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Impact of Severity of Substance Use Disorder on Symptomatic and Functional Outcome in Young Individuals With First-Episode Psychosis

Darryl Wade, M.A.; Susy Harrigan, M.Sc.; Patrick D. McGorry, M.D.; Philip M. Burgess, Ph.D.; and Greg Whelan, M.D.


Objective: To investigate whether severity of substance use disorder is independently associated with 15-month symptomatic or functional outcome in young individuals with first-episode psychosis.

Method: Ninety-two individuals aged 15 to 30 years with first-episode psychosis participated in a 15-month prospective follow-up study. DSM-IV criteria were used to diagnose psychotic disorders, and DSM-III-R criteria were used to diagnose substance use disorder (abuse or dependence). Measures of outcome included severity of positive and negative symptoms, quality of life, and level of social functioning. Data were collected between March and July 2001 at a specialist first-episode psychosis service and between January and December 1997 at 2 generic mental health services.

Results: Multiple linear regression showed that heavy substance use disorder was significantly associated with more severe positive symptoms at 15 months after controlling for the effects of gender, duration of untreated psychosis, and medication adherence (vs. no substance use disorder, p = .006; vs. mild substance use disorder, p = .023). Heavy substance use disorder was also significantly associated with poorer social functioning at 15 months after controlling for the effects of gender, duration of untreated psychosis, medication adherence, and positive symptoms (vs. no substance use disorder, p = .025; vs. mild substance use disorder, p = .047). Heavy substance use disorder was not associated with negative symptoms or quality of life after controlling for the effects of potential confounding variables.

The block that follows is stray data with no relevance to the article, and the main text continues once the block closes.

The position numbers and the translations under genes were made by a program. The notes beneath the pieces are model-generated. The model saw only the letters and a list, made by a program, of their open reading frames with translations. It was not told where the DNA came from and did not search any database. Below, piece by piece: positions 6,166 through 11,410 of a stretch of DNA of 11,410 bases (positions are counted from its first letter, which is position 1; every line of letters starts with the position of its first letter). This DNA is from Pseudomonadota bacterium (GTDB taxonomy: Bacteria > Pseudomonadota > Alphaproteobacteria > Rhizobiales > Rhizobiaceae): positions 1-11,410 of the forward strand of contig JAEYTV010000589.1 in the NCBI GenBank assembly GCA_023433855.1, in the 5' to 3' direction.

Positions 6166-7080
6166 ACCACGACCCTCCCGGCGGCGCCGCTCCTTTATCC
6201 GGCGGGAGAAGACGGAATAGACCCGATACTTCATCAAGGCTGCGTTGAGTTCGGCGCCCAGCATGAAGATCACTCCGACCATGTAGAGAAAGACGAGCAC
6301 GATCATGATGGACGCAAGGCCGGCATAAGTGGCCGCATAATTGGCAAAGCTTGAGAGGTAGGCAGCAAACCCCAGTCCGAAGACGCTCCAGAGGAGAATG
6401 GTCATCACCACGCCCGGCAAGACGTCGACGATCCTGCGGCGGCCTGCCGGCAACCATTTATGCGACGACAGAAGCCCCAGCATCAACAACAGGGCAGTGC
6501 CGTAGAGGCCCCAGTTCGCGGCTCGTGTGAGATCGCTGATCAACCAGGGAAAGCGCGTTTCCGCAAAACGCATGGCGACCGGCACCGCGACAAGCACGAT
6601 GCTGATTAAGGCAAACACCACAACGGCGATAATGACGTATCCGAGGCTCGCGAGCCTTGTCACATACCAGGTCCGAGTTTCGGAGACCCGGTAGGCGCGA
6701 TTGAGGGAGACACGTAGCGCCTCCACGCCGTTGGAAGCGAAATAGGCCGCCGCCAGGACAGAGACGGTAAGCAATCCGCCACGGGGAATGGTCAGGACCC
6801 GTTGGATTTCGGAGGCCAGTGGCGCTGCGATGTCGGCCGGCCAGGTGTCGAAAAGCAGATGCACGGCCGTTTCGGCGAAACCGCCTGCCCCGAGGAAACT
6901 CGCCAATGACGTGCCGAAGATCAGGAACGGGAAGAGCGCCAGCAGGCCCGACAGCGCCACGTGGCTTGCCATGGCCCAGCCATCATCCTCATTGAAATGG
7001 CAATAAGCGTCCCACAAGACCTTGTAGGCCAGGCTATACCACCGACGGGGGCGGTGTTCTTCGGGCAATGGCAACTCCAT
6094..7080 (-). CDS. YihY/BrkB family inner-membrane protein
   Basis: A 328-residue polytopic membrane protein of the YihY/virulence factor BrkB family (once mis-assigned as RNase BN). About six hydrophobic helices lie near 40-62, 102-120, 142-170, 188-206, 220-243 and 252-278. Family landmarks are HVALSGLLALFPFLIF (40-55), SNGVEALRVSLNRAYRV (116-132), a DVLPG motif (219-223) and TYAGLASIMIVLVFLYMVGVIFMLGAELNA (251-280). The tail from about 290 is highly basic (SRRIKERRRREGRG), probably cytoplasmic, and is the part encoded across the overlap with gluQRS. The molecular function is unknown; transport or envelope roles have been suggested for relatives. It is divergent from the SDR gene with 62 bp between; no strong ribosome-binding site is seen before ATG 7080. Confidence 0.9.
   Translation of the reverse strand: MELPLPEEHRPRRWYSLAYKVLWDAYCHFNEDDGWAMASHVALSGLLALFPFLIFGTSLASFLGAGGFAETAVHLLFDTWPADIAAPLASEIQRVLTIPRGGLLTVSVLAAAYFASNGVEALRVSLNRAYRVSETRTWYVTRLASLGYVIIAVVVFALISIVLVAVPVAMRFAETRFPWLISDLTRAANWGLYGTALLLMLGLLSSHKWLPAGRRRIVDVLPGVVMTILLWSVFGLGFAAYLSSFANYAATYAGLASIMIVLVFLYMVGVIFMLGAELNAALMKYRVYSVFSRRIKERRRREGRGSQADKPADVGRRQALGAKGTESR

Conclusion: Heavy but not mild substance use disorder appears to be independently associated with poorer symptomatic and functional outcome in young patients with first-episode psychosis.

(J Clin Psychiatry 2007;68:767-774)


Received Feb. 23, 2006; accepted Sept. 20, 2006. From the Department of Psychiatry, University of Melbourne (Mr. Wade, Ms. Harrigan, and Dr. McGorry); ORYGEN Youth Health (Mr. Wade and Dr. McGorry); and the ORYGEN Research Centre (Ms. Harrigan and Dr. McGorry), Parkville, Victoria; the Queensland Centre for Mental Health Research, University of Queensland, Richlands, Queensland (Dr. Burgess); and the Department of Medicine, University of Melbourne at St. Vincent's Hospital, Fitzroy, Victoria (Dr. Whelan), Australia.

This work was supported by a Melbourne Research Scholarship from the University of Melbourne, Australia, awarded to Mr. Wade, and a project grant from the Department of Human Services, State Government of Victoria to the Early Psychosis Prevention and Intervention Centre to assist with data collection at the Central East and Northern Area Mental Health Services.

This work was presented in part at the Twelfth Biennial Winter Workshop on Schizophrenia, February 7-13, 2004, Davos, Switzerland.

The authors acknowledge Helen Krstev, Grad.Dip., and Cherie Dalton, Grad.Dip., of ORYGEN Youth Health, for collection of data for this project.

The authors report no additional financial or other relationship relevant to the subject of this article.

Corresponding author and reprints: Darryl Wade, ORYGEN Youth Health, Locked Bag 10, Parkville 3052, Australia (e-mail: dwade@unimelb.edu.au).